1-use large enough traces and pads. The standard ones are really small and I have experienced extended copper pad delaminations. I now used 1mm holes(mainly because I had that mill bit), 0,5 mm traces and bigger, 2-2,6 mm oval pads. The board gets a bit bulky but the result is neat and clean. Feature size seems to be quite a bit of a problem with board engraving. Probably high quality tools and FR4 can resolve part of this.
2-Two sided aligment is critical so make a gig for aligning the front to the back side.
3-Mill 0,3mm in one pass, it’s a lot compared to the 35micron copper. The milling depth depends also on the quality of your bits and the quality of the FR4 but if you remove less than that it gets more critical.
4-if you experience burrs at the copper edges, use sandpaper (medium to fine grain) passed on the entire board and you should be able to recover a messy board in very small time. I thought it was a miracle when I found that worked.
5-Along with the aligment gig, of course mill a sacrifical plane to provide for almost perfect planarity of the board. And use two sided adhesive tape on ALL the board to fix it. This prevents vibrations that can reduce the quality of the work.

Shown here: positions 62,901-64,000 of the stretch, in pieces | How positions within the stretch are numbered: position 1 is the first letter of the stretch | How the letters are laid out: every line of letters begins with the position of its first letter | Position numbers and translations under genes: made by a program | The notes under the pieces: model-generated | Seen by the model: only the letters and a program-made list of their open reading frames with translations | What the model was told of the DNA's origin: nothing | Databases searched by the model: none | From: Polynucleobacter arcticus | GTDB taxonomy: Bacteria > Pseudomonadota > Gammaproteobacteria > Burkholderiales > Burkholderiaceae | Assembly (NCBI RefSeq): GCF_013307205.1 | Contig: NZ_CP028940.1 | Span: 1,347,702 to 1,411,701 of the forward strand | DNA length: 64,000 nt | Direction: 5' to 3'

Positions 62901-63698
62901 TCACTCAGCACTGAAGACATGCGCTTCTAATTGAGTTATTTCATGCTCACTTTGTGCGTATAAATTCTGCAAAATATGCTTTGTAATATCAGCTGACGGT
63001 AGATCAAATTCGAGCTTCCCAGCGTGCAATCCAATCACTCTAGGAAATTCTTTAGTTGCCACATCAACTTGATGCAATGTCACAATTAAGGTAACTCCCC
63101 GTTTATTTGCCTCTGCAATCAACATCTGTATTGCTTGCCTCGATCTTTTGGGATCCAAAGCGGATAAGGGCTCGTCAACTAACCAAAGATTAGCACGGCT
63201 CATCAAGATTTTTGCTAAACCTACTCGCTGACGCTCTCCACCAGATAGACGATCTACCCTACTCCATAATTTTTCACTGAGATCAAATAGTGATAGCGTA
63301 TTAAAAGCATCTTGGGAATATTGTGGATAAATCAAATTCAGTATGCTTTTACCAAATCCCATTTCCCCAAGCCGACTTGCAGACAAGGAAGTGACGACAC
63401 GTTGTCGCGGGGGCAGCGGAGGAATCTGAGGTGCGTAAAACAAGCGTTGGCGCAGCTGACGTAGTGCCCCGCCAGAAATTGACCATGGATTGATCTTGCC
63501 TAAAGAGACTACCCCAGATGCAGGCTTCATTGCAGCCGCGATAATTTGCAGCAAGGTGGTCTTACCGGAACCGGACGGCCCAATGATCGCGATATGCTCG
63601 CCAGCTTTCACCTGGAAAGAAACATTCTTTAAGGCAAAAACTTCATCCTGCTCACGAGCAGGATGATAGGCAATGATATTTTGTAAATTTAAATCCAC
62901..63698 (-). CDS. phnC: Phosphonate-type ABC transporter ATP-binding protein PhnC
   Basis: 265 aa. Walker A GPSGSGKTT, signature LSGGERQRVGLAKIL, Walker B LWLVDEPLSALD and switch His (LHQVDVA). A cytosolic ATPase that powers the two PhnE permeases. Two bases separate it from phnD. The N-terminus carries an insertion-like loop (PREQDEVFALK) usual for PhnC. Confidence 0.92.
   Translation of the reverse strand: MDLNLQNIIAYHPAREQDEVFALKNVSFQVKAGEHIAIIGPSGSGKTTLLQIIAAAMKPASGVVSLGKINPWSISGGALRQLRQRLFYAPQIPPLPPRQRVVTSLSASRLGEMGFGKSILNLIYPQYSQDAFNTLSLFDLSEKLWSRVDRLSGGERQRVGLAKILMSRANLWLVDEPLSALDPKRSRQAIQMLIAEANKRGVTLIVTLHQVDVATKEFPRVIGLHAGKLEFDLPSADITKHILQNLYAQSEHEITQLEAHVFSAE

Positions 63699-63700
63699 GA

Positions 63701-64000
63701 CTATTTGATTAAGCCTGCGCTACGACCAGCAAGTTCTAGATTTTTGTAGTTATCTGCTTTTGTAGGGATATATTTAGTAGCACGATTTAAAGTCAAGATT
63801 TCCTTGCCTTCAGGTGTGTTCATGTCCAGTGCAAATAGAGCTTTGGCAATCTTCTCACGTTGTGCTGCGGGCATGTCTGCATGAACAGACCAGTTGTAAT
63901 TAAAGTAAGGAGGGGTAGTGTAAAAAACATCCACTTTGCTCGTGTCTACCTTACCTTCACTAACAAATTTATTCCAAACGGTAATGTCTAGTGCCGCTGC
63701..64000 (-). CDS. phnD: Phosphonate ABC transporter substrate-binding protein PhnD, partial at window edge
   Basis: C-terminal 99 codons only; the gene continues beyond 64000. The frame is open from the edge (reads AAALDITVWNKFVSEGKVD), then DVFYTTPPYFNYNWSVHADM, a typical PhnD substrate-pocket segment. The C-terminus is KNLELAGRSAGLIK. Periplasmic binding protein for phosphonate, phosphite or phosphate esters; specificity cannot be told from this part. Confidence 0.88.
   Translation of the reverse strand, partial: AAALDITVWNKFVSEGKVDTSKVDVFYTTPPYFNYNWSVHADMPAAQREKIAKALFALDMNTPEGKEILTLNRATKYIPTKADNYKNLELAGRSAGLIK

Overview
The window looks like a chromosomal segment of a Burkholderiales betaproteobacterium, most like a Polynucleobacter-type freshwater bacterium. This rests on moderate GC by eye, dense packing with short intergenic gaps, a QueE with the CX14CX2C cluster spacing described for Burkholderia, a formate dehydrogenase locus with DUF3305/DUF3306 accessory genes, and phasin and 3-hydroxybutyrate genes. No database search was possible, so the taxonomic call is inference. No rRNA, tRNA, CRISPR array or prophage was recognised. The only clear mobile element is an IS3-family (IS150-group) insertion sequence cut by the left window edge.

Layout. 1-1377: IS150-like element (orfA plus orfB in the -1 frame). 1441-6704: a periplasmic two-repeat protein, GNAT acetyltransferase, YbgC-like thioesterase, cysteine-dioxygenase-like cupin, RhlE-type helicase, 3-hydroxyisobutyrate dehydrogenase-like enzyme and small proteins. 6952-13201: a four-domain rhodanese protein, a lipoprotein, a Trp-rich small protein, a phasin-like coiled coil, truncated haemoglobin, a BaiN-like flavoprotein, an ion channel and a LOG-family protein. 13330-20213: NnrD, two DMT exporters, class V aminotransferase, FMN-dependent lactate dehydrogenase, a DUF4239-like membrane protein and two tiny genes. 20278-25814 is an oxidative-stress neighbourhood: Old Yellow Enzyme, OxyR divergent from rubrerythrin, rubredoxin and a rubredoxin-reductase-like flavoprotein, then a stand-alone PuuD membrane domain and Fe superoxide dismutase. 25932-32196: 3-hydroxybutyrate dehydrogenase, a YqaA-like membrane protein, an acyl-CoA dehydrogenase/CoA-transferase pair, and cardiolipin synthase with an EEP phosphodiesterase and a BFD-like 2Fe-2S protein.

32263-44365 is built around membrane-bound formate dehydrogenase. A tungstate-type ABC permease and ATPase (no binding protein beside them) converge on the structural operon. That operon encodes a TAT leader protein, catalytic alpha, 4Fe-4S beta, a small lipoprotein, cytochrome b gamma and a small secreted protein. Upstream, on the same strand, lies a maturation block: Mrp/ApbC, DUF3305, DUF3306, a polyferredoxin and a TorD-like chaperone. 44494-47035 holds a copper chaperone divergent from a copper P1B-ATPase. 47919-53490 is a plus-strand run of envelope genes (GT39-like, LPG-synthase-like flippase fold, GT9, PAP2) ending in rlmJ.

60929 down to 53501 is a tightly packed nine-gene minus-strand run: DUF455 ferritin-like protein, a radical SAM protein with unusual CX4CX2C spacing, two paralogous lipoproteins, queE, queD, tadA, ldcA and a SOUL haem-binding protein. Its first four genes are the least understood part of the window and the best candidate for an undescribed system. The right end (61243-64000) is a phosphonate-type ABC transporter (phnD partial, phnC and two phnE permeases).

6-use pads around vias if you solder them, otherwise the solder will spread unevenly on the copper plane.
There are surely some other things to tell but for now these are some of the more critical to me.

Yes, I mill my boards - have done several hundred single-sided and a couple dozen two-sided.

Once Upon A Time…

Not long ago (before upgrading to 6.0.9) most all of my custom footprint Pads were setup for as backside Cu.

I just upgraded two days ago and this posted subject prompted my looking at many of my ‘previously’ crafted pads - only to find All of them are no longer as crafted!!

Other things have also changed.

However, before doing anything to revert back, I placed several Pads/Footprints onto PCB, drew some B.Cu traces and a Zone.

I inspected the Pads and confirmed they were no-longer as I created them (as B.Cu). But, there were No problems with Connections or Zone. S, I guess I’ll bite my tongue and not complain (yet). I included some with F.Cu, too

screenshots showing this morning’s effort as described…

This is the resulting change to my Pads…

I have checked FlatCAM and it seems neat. However I didn’t have time to learn it so maybe one day. For now I export an SVG from KiCAD, pass it to Inkscape and export a bitmap from it. Then I import that bitmap in normal CAM software. This works pretty well, the problem is mainly in KiCAD because there is this small problem. I would like to resolve it directly in KiCAD and avoid learning new programs overcomplicating things.

The wire vias are acceptable to me. Rivets would be more aesthetically nice probably.
Yes, removing ground planes probably would solve. I am not too experienced so I don’t know how much a ground plane can be beneficial to a circuit. I used it because my circuit had some unknown instability. Will consider this possibility thx.